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  • Tue, 16, Feb, 2021 - 5:00:PM

We don’t have to be “nice” to millionaires

Kim Kardashian West via Instagram

Everything I know about Chrissy Teigen, I learned against my will.

Seriously, I’ve never looked her up, never followed any of her accounts, I even went so far, when she really began to irk me, as to mute and then block her. She still pops up on my feed with alarming regularity. The first time was when she complained her dog had pooped on the carpet whereupon she stated she would leave it overnight and pretend to start cleaning it when her maid came the next morning.  

I wanted to assume she was joking (like, surely her maid would read her Twitter feed?) but the faux pas kept coming. There was the time she talked about buying and throwing out air pods because the lack of a cord made it the most convenient option. The time she “made” (direct quote) her nurse dress up as a medieval plague doctor. Or the time she complained to her millions of followers that her maid (again, her wording) scratched her copper pots. It’s all rather innocuous, especially if each of these anecdotes is a joke, but it’s so very tackless. And not to beat a dead meme, but they all look hilarious next to her 2020 tweet, praising the film Parasite.

The most recent Teigen complaint comes in the form of a night out with her husband: “John and I were at a restaurant and the waiter recommended a nice Cabernet. We got the bill and it was 13,000 dollars. HOW DO U CASUALLY RECOMMEND THAT WINE. We didn’t even finish it and it had been cleared!!!” 

To say nothing of the fact she’s once against denigrating a member of the working class (a maid, a nurse, a waiter) it’s an incredibly bold choice to complain about a $13,000 bottle of wine (which, at the end of the day, she and her husband John Legend would have been able to afford) in the middle of a pandemic. A pandemic that has seen hundreds of thousands of people lose incomes, jobs, and, tragically, loved ones.

It also bears mentioning that restaurants with $13,000 bottles of wine, and thus a super-rich clientele, are tricky to work for. Wait staff are expected to recommend expensive items, while also making sure to not offend the super-rich clientele. Mentioning the price is offensive to some, not mentioning the price is offensive to others. Super-rich diners are hard to work for. (Although, the fact the infamous Cabernet went unfinished implies the waiter finished the bottle him or herself - to which I say brava.)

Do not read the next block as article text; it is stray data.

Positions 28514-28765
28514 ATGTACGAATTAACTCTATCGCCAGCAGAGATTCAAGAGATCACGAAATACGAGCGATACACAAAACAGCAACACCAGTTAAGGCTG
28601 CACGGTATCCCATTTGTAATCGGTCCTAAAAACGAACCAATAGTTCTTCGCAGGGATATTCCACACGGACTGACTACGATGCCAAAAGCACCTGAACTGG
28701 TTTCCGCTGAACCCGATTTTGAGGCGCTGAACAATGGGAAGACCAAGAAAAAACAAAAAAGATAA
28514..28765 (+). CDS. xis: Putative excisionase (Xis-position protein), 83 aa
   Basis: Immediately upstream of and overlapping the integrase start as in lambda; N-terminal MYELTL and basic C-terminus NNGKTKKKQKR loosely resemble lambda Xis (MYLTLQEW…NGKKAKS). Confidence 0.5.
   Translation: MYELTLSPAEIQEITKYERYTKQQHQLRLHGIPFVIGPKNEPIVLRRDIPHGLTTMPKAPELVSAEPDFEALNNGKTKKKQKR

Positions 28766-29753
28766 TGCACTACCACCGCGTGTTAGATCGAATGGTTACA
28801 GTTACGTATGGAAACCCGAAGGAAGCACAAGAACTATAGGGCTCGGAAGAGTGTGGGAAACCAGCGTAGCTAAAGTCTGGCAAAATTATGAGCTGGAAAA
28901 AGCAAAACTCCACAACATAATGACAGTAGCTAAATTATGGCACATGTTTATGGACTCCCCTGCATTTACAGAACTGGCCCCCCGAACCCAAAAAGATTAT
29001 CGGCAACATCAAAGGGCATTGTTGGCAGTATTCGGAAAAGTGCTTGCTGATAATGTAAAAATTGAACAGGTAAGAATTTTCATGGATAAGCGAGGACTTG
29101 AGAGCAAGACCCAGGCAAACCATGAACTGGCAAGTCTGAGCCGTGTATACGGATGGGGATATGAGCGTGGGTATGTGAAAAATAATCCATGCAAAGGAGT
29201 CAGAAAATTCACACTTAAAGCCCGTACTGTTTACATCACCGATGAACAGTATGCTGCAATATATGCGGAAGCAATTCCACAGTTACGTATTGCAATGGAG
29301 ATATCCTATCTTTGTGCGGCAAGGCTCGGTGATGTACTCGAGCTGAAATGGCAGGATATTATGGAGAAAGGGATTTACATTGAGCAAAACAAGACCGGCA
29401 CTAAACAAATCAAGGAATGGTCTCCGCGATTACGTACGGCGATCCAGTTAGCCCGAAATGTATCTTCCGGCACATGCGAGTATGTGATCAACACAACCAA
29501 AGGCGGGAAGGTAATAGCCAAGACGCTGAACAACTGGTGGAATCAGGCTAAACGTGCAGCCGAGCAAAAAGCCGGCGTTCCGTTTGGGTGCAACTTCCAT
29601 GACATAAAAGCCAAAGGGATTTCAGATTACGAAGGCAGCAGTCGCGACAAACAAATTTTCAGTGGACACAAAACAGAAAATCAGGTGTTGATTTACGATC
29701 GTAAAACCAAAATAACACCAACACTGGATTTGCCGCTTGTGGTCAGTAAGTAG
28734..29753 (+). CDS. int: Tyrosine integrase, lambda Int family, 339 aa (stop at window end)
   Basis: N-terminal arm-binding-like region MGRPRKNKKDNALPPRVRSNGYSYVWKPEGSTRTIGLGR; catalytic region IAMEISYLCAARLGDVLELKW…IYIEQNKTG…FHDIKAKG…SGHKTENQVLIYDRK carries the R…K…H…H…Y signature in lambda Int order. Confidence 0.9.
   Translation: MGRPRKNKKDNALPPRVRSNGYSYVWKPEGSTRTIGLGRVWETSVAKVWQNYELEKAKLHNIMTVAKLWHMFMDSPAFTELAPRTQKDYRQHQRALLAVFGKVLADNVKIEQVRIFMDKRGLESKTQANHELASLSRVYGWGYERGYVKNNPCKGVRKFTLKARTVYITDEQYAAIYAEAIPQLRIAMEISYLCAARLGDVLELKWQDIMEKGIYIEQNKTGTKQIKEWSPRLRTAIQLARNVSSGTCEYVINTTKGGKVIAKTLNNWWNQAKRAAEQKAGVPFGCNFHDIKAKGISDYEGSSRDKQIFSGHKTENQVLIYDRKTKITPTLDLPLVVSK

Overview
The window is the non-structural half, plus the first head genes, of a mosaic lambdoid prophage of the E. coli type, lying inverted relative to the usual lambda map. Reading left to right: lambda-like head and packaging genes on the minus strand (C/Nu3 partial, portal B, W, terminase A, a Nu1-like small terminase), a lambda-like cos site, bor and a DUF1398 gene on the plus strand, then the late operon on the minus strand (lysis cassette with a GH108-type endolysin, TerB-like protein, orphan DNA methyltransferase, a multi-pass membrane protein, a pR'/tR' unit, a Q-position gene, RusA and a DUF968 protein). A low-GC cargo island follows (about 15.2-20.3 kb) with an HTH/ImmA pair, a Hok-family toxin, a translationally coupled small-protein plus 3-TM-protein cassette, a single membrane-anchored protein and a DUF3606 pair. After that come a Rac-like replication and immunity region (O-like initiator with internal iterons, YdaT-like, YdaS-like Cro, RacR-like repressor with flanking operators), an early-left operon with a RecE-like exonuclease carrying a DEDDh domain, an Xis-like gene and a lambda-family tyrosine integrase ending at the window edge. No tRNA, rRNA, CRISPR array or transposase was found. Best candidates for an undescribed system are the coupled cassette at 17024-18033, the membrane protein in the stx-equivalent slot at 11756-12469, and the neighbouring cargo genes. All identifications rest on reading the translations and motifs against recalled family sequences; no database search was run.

Of course, the minute a backlash forms against these types of tweets (whether from Teigen or someone else) a backlash to the backlash is not far behind. Before long, the millionaire-defenders (hardly millionaires themselves, but don't tell them that) are out in full force. You guys are so mean, they’ll say, you’re just jealous she’s rich!

To which I say: duh.

The fact that Teigen and others of her ilk (the Kim Kardashians, the Elon Musks) flaunt their wealth in such tone-deaf ways (flying to a private island during a pandemic, wanting America to “open back up”) is what makes them so ripe for Twitter’s rage and mockery. Yes, they’re human beings and bullying that crosses the line into their personal tragedies and is not cool or acceptable. But when they complain about $13,000 bottles of wine while the rest of America is fighting for $2000 stimulus checks, we don’t owe them our sympathy.

Millions of dollars can buy you almost anything, but it can’t buy you respect from the internet. To mock the monied elites is a sacred right of the working class – and it’s not something we’ll let go of lightly.

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  • Keeping Up With The Kardashians /
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Abigail
Johnson

Regular Contributor All Articles